2002. At the initial purchase, I bought $6.00 worth of
shares. Over the years, I have bought more shares of this
stock. Also over the years, my dividends have been
re-invested back into the stock. I sold all shares of this
stock in 2006.

My question is what would my cost basis be?
The total of everything invested, including cash and
reinvested dividends, plus purchase commissions.

If you acquired any of the shares within a year before the
sale, you have to separate those as short-term.
 
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M

MyVeryOwnSelf

I bought some shares of a stock through Sharebuilder back in
2002. At the initial purchase, I bought $6.00 worth of
shares. Over the years, I have bought more shares of this
stock. Also over the years, my dividends have been
re-invested back into the stock. I sold all shares of this
stock in 2006.

My question is what would my cost basis be? I know the $6.00
is part of it. Do I also include the additional money I used
to buy more shares over the years? Do I do anything with the
dividends that were re-invested over the years?
The cost basis is the total of all the amounts you mention:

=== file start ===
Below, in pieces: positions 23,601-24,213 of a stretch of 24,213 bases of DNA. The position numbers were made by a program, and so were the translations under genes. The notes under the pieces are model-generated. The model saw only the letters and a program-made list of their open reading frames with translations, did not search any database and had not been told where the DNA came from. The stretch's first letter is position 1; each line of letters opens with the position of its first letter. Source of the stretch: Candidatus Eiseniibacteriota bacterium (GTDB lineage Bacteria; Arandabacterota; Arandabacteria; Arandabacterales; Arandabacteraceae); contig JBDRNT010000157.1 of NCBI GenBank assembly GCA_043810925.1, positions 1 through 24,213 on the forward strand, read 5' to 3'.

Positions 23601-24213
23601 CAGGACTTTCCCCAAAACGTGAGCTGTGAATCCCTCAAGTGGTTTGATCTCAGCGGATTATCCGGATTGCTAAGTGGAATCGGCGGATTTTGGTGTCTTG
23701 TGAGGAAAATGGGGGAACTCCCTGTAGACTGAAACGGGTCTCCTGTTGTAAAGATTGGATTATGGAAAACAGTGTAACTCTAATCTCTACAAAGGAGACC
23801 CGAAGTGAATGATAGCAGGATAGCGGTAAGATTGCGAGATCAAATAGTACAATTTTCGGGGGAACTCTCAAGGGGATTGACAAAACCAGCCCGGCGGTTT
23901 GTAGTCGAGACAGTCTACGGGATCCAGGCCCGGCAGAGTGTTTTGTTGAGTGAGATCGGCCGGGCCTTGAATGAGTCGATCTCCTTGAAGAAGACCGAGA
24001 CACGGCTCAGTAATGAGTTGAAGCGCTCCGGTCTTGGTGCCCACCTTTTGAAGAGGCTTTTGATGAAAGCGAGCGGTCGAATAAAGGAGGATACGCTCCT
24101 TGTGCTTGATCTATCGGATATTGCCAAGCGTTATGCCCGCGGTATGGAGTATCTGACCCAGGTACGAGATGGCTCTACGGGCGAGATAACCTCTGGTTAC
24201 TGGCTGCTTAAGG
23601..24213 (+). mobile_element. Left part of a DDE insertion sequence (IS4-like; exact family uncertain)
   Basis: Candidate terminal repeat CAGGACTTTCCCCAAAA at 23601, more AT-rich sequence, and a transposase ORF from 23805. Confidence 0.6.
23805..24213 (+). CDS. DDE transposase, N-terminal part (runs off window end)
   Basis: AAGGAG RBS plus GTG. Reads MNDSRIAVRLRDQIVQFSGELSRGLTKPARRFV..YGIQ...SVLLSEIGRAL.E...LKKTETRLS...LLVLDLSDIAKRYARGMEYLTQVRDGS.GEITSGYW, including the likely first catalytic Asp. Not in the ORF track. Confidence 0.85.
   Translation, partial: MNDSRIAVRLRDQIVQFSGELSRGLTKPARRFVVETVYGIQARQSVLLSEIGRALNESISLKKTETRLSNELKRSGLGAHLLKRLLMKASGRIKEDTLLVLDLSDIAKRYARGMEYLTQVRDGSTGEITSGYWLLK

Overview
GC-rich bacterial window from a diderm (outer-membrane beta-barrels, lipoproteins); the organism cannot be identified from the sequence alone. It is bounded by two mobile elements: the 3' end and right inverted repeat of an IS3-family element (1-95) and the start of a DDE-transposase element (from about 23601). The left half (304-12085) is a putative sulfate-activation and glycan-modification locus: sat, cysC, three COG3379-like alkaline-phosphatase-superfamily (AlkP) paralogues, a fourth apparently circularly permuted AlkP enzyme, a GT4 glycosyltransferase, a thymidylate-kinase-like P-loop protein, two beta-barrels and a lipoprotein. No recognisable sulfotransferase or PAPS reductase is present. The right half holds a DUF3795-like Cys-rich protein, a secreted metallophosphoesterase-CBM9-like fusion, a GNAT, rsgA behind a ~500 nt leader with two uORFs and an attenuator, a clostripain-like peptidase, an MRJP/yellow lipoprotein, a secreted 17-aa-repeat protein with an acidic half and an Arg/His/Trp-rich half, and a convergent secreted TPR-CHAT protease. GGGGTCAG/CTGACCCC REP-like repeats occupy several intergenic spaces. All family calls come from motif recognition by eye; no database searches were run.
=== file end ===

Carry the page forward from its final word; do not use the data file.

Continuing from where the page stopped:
the initial purchase, the additional purchases, and the
dividends that were re- invested.
 
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H

Han

The total of everything invested, including cash and
reinvested dividends, plus purchase commissions.

If you acquired any of the shares within a year before the
sale, you have to separate those as short-term.
I'm still confused.
I bought 250 shares of Exxon in Oct 2001. Reinvested all
dividends and paid tax on them. I just sold the original
250 shares earlier this year (2007), and realize I have to
pay tax on the cap gain. I have always thought that the cap
gain is based on the basis (original purchase cost,
including commission) and the selling price (net, taking the
commission into account).

Question 1: Is this correct?

Question 2:
Now I have umpteen lots of Exxon shares (each just a
fraction over 1 share). What is the cost basis here? How
can I calculate into the basis the taxes I already paid on
these shares? Or can I not do that?

Thanks in advance for your insights.
 
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B

Bob Sandler

I bought some shares of a stock through Sharebuilder back in
2002. At the initial purchase, I bought $6.00 worth of
shares. Over the years, I have bought more shares of this
stock. Also over the years, my dividends have been
re-invested back into the stock. I sold all shares of this